I couldn’t have told you the first thing about New Haven. To me, it was an old and excessively boring city, with nothing much to do besides go to class and slip away to New York whenever the opportunity arose. It was mid-April of 2020, and I had just committed to attending Yale, which meant I was to spend the majority of my next four years in New Haven. As someone who had come from a poor neighborhood on the west side of Chicago, I was excited about the prospect of living in a city where nothing much happened -- where things were quiet and simple. New Haven represented an escape from the social issues that plagued my city, from economic inequality to violence and police brutality to systemic racism.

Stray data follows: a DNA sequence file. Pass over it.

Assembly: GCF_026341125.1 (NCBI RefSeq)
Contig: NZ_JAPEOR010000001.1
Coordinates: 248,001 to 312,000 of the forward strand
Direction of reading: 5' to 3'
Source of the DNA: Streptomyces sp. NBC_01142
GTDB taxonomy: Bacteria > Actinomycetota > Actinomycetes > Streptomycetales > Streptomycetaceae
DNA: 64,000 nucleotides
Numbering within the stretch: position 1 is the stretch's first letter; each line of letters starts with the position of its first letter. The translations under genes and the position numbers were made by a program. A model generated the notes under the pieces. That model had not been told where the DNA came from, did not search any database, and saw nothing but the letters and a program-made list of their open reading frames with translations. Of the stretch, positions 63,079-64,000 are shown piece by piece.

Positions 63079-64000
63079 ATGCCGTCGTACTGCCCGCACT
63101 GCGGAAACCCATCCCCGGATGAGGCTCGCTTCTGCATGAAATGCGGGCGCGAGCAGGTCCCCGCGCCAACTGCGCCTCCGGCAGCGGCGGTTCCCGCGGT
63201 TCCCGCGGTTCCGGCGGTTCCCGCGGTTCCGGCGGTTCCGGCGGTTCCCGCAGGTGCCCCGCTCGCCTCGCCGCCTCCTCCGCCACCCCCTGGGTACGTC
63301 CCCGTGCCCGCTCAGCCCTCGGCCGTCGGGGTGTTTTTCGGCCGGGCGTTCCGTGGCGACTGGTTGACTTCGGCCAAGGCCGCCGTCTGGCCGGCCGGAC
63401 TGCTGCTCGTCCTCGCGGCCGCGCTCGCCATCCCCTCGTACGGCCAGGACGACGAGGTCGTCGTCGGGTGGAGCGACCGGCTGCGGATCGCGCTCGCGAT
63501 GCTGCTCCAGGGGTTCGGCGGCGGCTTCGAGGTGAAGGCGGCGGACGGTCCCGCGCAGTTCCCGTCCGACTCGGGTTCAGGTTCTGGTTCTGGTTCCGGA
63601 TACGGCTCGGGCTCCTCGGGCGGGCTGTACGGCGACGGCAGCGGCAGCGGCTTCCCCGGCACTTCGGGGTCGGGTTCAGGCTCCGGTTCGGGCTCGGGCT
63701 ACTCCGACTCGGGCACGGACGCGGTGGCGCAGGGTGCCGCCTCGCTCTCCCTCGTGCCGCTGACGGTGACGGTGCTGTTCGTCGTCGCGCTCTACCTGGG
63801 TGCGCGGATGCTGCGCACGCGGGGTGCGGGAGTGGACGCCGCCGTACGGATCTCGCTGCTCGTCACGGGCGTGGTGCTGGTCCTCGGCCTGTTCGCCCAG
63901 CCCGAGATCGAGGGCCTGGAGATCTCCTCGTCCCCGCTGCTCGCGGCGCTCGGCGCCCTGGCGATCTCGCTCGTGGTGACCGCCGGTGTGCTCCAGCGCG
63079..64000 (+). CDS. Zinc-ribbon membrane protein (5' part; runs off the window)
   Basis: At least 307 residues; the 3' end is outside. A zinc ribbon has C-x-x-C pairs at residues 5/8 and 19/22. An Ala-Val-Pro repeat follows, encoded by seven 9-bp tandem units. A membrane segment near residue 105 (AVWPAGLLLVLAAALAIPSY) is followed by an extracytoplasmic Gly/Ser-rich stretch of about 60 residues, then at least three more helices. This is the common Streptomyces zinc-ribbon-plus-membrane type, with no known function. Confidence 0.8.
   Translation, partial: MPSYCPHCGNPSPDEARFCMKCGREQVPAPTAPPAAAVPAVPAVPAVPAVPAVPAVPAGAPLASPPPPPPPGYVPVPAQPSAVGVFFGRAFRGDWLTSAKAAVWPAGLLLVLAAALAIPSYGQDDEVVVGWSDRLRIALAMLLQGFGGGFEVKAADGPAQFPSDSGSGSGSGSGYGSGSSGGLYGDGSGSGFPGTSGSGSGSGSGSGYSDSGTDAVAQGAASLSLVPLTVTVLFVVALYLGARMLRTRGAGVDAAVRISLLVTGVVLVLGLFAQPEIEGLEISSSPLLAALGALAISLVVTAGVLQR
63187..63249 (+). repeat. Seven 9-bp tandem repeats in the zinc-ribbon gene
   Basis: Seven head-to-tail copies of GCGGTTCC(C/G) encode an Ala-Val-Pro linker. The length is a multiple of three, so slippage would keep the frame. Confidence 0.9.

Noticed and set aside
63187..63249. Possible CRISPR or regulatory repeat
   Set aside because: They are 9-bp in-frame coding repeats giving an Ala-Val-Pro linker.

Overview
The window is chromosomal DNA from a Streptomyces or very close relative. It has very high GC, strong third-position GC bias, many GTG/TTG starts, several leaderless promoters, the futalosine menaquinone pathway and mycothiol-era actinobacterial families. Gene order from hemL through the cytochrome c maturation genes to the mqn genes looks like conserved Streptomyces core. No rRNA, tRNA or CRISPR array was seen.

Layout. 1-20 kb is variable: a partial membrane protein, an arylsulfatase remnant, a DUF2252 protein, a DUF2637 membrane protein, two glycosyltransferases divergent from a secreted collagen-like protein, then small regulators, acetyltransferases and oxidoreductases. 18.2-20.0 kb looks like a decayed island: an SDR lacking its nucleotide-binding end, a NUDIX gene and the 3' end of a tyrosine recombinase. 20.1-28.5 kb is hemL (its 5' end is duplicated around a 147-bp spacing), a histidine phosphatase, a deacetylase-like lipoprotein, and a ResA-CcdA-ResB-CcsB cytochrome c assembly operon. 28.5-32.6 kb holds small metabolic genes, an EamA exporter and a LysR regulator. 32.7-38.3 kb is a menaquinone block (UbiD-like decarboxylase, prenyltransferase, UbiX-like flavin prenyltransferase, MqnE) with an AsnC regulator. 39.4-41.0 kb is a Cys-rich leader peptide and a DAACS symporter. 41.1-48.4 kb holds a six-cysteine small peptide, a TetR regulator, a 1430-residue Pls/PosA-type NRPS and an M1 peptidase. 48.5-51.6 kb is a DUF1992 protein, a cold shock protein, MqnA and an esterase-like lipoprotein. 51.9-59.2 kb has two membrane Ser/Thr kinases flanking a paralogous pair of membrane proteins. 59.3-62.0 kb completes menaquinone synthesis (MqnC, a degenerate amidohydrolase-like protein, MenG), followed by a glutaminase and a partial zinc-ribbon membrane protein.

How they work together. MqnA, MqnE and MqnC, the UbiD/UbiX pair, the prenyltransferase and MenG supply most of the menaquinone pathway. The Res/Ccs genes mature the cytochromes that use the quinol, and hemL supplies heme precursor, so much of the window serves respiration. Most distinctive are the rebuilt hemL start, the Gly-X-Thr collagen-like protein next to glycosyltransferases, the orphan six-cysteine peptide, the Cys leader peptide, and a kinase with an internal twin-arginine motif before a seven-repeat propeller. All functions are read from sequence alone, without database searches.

The rose-tinted glasses through which I viewed New Haven were smashed to pieces at one of Yale’s student-led preorientation programs, called Cultural Connections. That program introduced me to the issues that New Haven faced and revealed to me just how much Yale played a role in them. Yale, a school I loved, became an irredeemable institution at the heart of New Haven’s housing, budget and race issues. The university I had become a member of was a powerful and often destructive force in New Haven, gentrifying neighborhoods and touting its chokehold on the city’s economy.